In front of the Hong Kong Museum of Art, the Salisbury Garden will be reopened to the public in February 2014 after its renovation, and it will be turned into Art Square for visual art events, music performances and other cultural activities. "Heaven, Earth and Man – A Hong Kong Art Exhibition" will be the first-ever outdoor exhibition in the Art Square.
Three renowned local artists, Danny Lee Chin-fai, Kum Chi-keung and Rosanna Li Wei-han will create large and site-specific sculptures for the Art Square. With the theme of "Heaven, Earth and Man", the sculptures will guide the visitors to appreciate the different elements of nature, to explore the interaction between humans, and also to enjoy the artistic atmosphere around.
As a forecourt of the Hong Kong Museum of Art, the Art Square will serve as an open platform, allowing more direct dialogue between the Museum and the visitors. We look forward to seeing you at the new landmark of Tsim Sha Tsui Harbourfront.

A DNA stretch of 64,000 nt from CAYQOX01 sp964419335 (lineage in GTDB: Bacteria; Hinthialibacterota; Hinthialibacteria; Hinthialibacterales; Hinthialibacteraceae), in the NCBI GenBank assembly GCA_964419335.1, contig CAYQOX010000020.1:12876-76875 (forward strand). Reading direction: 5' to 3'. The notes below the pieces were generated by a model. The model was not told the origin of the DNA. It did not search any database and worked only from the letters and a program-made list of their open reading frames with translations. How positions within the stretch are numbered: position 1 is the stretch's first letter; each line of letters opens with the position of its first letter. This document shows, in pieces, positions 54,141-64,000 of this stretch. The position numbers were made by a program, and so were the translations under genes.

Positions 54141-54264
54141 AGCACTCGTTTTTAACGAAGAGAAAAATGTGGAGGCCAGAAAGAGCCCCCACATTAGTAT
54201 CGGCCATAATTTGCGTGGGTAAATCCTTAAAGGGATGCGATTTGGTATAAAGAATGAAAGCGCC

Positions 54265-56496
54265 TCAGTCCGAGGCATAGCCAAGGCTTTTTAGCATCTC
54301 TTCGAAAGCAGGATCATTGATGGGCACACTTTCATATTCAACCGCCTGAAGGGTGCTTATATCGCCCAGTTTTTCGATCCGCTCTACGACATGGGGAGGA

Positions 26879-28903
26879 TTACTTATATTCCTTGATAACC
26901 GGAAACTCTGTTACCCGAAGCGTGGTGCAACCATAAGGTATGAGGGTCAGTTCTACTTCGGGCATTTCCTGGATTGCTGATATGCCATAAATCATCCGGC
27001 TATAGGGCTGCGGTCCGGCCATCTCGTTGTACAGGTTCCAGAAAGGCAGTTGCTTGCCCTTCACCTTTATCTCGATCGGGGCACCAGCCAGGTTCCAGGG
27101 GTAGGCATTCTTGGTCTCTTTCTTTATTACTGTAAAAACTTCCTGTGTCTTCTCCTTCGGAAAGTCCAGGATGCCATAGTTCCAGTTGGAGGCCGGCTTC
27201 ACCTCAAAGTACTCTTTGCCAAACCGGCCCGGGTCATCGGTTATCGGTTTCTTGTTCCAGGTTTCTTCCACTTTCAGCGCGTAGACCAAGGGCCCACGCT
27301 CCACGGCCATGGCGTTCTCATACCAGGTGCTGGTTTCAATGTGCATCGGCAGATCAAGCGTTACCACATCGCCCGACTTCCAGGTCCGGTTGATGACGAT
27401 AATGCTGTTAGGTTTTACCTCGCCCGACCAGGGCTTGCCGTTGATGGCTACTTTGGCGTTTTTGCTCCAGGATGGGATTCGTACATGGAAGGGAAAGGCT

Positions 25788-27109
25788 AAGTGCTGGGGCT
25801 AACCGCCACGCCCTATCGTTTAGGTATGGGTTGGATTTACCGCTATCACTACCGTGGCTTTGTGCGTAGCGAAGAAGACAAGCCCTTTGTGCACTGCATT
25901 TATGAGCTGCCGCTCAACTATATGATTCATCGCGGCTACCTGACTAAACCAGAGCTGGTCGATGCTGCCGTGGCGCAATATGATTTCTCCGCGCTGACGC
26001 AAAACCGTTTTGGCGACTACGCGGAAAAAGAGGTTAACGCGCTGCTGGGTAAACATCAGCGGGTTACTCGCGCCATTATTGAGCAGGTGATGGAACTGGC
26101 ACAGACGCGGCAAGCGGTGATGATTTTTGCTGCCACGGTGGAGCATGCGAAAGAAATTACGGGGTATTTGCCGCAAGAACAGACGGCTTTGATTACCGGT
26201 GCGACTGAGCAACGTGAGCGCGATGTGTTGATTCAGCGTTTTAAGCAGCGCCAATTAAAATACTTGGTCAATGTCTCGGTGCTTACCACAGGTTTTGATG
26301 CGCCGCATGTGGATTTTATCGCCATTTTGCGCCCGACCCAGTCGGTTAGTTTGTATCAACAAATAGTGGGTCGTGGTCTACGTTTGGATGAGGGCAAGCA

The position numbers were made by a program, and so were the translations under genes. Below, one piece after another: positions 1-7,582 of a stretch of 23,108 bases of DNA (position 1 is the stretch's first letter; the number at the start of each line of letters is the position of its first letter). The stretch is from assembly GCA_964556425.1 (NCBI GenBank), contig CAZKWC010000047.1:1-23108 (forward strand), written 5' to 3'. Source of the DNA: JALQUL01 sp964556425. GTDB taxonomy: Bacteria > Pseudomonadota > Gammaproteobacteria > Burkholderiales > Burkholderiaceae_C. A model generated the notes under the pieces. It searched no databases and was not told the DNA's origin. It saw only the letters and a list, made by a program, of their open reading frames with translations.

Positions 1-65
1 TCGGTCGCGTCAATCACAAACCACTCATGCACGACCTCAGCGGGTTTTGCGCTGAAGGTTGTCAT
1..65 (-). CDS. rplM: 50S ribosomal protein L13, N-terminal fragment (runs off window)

Chinese Antiquities Gallery (1) (3/F)
Jointly presented by Department of Culture of Guangdong Province,
Cultural Affairs Bureau, Macao Special Administrative Region Government and
Home Affairs Bureau, the Government of Hong Kong Special Administrative Region
Jointly organised by Guangdong Museum, Macao Museum and Hong Kong Museum of Art
To strengthen the cultural collaboration of the Pearl River Delta Region, and to implement the projects conceived in the 11th Greater Pearl River Delta Cultural Cooperation Meeting, the Guangdong Museum, the Macao Museum and the Hong Kong Museum of Art are jointly organising a travelling exhibition entitled "Maritime Porcelain Road: Relics from Guangdong, Hong Kong and Macao Museums" from 2012 to 2014. The exhibition has been launched at the Macao Museum in May 2012, and then travelled to Guangdong Museum in November 2012 scoring an attendance of over 300,000 visitors in there two venues. The last stop is now at the Hong Kong Museum of Art. Staging some 170 sets of exhibits from the collections of the three museums, the exhibition presents a study of the importance of the Chinese export ceramics and its impact on South-east Asia, Middle East and Europe.
2014.1.21 – 2.3
G/F Foyer, Hong Kong Cultural Centre